Ever Feel Secondhand Embarrassment For Someone? There’s A Word For That.

Were you cringing through the entirety of “Borat 2”? Did hearing the details of CNN legal analyst Jeffrey Toobin’s masturbating-on-a-Zoom-conference-call horror show make you want to die a little inside?

The Germans have a word that describes exactly what you were experiencing (because of course they do).

“Fremdschämen” is the feeling you get when someone does something so awkward or embarrassing, you end up feeling secondhand embarrassment for them.

“It’s basically the notion or feeling of shame or embarrassment particularly toward people you don’t personally know and oftentimes never met in real life,” said Ales Pickar, a German writer who occasionally shares German language lessons on his YouTube channel.

Unlike schadenfreude, the increasingly well-known German term that describes the unique pleasure we get from watching people we don’t like experience misfortune, fremdschämen isn’t a feeling of cruelty. It’s a word full of empathy, actually.

With fremdschämen, you’re embarrassed for the person in question but you also sympathize with them. With the “Borat 2” example, you probably felt a tinge of it watching the kindly non-actor babysitter explain to Borat’s 15-year-old daughter Tutar that “enormous fake titties” won’t prevent drowning. (The woman, Jeanise Jones, said she had no idea she was being set up. For what it’s worth, Sacha Baron Cohen did end up donating $100,000 to the church of the unsuspecting babysitter.)

If you were feeling incredibly generous, you may have felt a small amount of fremdschämen for Donald Trump’s lawyer Rudy Giuliani as he “adjusted” himself on a hotel bed in the company of Tutar posing as a reporter in the film.

“The feeling is usually directed only toward people that should have known better than to put themselves into such a position,” Pickar said. “Oftentimes, it’s people that were actually paid to make fools out of themselves ― for instance, in reality TV shows ― or people that are simply by the nature of their trade supposed to be smarter than that, like politicians or people of prominence.” (Cough, cough, Giuliani.)

The prevailing feeling with fremdschämen may be, “Oh, you were so gullible to put yourself in that position,” but you also sympathize ― and maybe even empathize ― with the person.

“There might be a little moment of personal shock in secret awareness that this actually could be us if the opportunity had presented itself,” Pickar said. “Are we really 100% sure that Ali G could not punk us if he wanted to?”

Another nuance in the word that’s worth nothing? With fremdschämen, you usually need to be able to identify with the person in question to some degree.

“One would think that Donald Trump would be an inexhaustible source of fremdschämen, but it doesn’t work like that, because the average person can hardly identify with such a person,” Pickar said. “But I guess looking at his audience during some rally, this is when the fremdschämen might kick in.”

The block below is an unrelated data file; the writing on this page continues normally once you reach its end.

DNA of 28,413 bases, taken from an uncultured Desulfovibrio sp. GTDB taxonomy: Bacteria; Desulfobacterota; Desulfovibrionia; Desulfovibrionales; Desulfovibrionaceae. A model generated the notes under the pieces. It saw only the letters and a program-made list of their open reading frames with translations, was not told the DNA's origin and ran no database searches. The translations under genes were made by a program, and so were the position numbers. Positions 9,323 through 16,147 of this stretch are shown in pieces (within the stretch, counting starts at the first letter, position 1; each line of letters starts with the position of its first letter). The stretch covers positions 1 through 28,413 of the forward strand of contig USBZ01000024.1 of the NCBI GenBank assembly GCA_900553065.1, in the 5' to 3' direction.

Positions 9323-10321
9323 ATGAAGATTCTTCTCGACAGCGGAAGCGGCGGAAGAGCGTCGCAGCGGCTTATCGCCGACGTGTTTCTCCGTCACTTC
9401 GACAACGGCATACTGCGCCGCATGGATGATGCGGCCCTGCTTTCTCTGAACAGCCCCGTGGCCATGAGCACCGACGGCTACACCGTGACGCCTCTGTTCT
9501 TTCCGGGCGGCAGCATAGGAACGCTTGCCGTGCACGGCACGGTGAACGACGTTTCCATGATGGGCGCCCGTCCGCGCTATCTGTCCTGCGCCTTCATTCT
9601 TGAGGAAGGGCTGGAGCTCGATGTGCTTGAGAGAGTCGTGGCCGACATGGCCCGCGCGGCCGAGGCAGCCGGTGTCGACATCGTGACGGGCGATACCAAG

The expression became a popular part of the lexicon in the era of the “The Jerry Springer Show,” according to Pickar. Apparently, Germany had a lot of similar cringe-y talk shows in which people sat down and shared way too much information about their personal lives.

Fremdschämen is one of many cherished compound words in the German language.

The word itself can be broken into two parts, said Levi Antrim, a high school German teacher with a language instruction YouTube channel.

“The first part ‘fremd’ is the word for ‘strange’ in German,” Antrim said. “The second half, ‘schämen’ is ‘to be embarrassed.’ So it’s literally to be embarrassed for a stranger.”

Germans love their compound words: schadenfreude, for instance, is a compound of schaden meaning “damage” or “harm” and freude meaning “joy.”

The abundance of compound words means there’s a German word for seemingly everything.

“With German, you can take two words and smush them together and create something entirely new,” Antrim said. (This kind of thing occurs in English, too — “mansplaining,” for instance — but far less often.)

Compound words are the reason why Swiss-born British philosopher Alain de Botton says Germans can say things others struggle to talk about.

“Germans are geniuses at inventing long or what they call compound words that elegantly put a finger on sensations that we all know but that other languages require whole clumsy sentences or paragraphs to express,” he explained in “The School of Life” video below.

Antrim offered up some of his favorite compound German words.

“There’s the word ‘heimweh’ or homesickness. It literally is ‘home pain,’” he said. “But switch it up to make ‘fernweh’ (literally ‘far pain’) and you have a similar feeling of longing to be somewhere, but it is far away instead of home.” (Who doesn’t feel a bit of fernweh now that we’re all stuck at home, unable to travel?)

Bharat Chaudhary, a YouTuber living in Germany, admits that the hyper specificity of the German language caught him off guard when he first moved to the country.

“Being married to a German, one thing I have noticed is how ridiculously observant Germans are about things,” he said. “They have this innate ability to express complicated feelings through composite words that can very directly express a particular feeling and that could come from the directness ingrained in the German culture.”

In the end, that’s what makes our friends in Deutschland such effective communicators. Sure, German may not be the most melodic language, but if you want to convey a thought fast and precisely, you’d be hard-pressed to find a better language to do it in than German. Gut gemacht, friends!

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